[04:10] And this is not something I had done for really, most of my career. So I, I don’t even think I intentionally really started, but I have become a morning person and I have been a very strong night owl my entire life. It’s crazy when I talk to people that I know that they’re like, what time are you getting up now? I mean I get up between five and six most days now and it’s bananas because I really, for my entire life would be the person up until three in the morning chatting away if f I had, you know, anybody near me. And if not just happily working in my studio until super late. I’m in my forties now it could be a little bit of age, who knows? But either way, I really cherish my mornings now and I have, um, I probably am having more of the early morning going.

[04:55] I guess I used to like, get up and feel a little bit rushed. Like I had to get right to work because I if I got up at let’s say at like nine or 10 even, I would feel like I had to like catch up and quickly jump in and get to where everybody else was going. So when I get up at like five or six it’s dark out, there’s a little bit of a luxury. I enjoy a little bit of having some time to myself and I, even now if I have, you know, I have a weekly breakfast at 6:50 AM I usually get there about 6:40. I get up at five so that I have time to do the basis of my routine and that is, I wake up, I wash my face and brush my teeth and I put on the same thing that I wear every single morning and that’s like a pair of joggers, a hoodie, a tee-shirt, and some house shoes.

[05:44] And I then go into the kitchen and I make my cup of coffee, I feed the dog, let the dog out, and then the dog and I go to work. I even say “Faye, let’s…”, well she can’t really hear anymore, but I will say “Faye, let’s go to work” and we go to my office, once I get to my office, I write three pages of morning pages, which I started I think three years ago now. So while I was still doing my other business, and I do basically two pages of just freehand brain dump, make the mind let go of all of the things that it’s stressing out about. I deal with anxiety. So it’s really helpful to kind of clear the cobwebs out in the morning for me. And then, um, I actually like write down like where I want to be so that my subconscious brain is holding on to what it should be working on.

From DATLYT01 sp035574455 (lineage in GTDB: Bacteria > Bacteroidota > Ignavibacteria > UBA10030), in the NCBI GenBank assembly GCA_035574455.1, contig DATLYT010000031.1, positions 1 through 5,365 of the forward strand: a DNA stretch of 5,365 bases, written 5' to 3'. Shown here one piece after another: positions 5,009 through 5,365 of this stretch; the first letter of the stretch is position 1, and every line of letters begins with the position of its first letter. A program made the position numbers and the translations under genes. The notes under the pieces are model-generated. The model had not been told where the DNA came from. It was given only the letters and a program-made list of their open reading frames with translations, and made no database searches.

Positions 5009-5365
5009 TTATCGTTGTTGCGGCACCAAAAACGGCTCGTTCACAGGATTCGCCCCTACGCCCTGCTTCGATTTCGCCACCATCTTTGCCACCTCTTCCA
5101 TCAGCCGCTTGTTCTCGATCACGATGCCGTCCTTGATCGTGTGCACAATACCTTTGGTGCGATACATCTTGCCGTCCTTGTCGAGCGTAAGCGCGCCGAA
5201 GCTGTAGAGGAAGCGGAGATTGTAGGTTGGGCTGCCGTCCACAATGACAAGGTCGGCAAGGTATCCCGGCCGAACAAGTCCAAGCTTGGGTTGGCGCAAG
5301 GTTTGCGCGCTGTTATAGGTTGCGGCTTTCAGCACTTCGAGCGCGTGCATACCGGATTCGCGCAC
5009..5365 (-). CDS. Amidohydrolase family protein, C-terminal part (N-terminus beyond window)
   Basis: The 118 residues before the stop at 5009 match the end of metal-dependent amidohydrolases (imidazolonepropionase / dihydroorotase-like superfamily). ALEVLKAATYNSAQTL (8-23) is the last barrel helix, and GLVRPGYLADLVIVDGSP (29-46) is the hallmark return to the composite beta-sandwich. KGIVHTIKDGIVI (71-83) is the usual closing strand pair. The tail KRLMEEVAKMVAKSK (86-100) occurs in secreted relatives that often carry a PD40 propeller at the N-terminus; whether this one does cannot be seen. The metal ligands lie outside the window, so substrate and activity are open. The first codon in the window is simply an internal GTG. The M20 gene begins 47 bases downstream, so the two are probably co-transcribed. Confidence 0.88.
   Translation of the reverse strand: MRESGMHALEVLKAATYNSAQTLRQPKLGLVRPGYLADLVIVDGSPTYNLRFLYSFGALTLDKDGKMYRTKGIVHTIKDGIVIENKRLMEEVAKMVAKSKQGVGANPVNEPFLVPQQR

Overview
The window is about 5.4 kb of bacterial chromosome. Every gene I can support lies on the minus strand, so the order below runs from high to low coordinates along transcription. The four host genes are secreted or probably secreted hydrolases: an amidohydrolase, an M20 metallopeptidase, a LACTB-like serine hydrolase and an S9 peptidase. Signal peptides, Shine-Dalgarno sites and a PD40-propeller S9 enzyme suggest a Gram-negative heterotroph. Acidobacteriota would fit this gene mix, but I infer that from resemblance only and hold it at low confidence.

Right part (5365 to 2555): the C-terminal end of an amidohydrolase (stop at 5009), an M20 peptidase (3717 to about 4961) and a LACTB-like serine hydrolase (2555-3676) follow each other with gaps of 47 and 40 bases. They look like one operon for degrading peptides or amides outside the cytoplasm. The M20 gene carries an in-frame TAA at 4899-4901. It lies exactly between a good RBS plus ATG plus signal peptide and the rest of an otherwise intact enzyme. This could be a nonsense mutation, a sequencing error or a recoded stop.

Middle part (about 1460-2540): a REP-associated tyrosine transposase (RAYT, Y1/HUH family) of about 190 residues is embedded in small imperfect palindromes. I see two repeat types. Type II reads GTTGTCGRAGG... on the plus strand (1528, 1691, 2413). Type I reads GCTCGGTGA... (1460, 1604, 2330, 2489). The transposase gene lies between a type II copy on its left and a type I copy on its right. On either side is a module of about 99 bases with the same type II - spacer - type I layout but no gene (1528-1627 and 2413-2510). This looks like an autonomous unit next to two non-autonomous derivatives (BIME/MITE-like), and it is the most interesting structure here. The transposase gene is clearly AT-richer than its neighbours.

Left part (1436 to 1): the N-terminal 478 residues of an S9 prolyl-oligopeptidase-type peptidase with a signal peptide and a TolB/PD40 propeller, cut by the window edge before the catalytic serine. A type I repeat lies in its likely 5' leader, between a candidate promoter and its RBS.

[06:32] That’s a podcast for another time. And I finish with three things that I’m thankful for. So for me, the most important really part of my morning is probably the no thought of the thinking what I’m wearing, coffee. And then the morning pages and I sometimes start doing things in the middle of the morning pages. Like, I’ll get online. I try not to, but I get distracted and I’m doing things, but I finished them and they’re always done. And then that journal goes away. And side note, I did not journal for many years because I didn’t ever want people to read the brain dumps that I was having. So when I’m done with the journal now I just throw it out. And it really allows me to just, without judgment, get rid of it because I know nobody will ever read it. I’ll never read it. Who cares, never will be seen again whenever I need to talk about.

[07:15] I can talk about. Very helpful and kind of clearing out the brain for the day. Then I will make a list on my desk of like, you know, the top few things that I need to make sure that I get done that day. And usually, that includes like three things that will help me bring in income and that I am definitely going to do a podcast on later. So pin in that. Some people like to put meditation into their morning routine. They exercise. They will do more of the self-grooming. I know there are some, that men and women that I’ve heard that do elaborate skincare things or like Tony Robbins and a lot of the big productivity coach Gurus do the cold shower or the ice dunk or something like that. That’s a really big thing in the morning routines.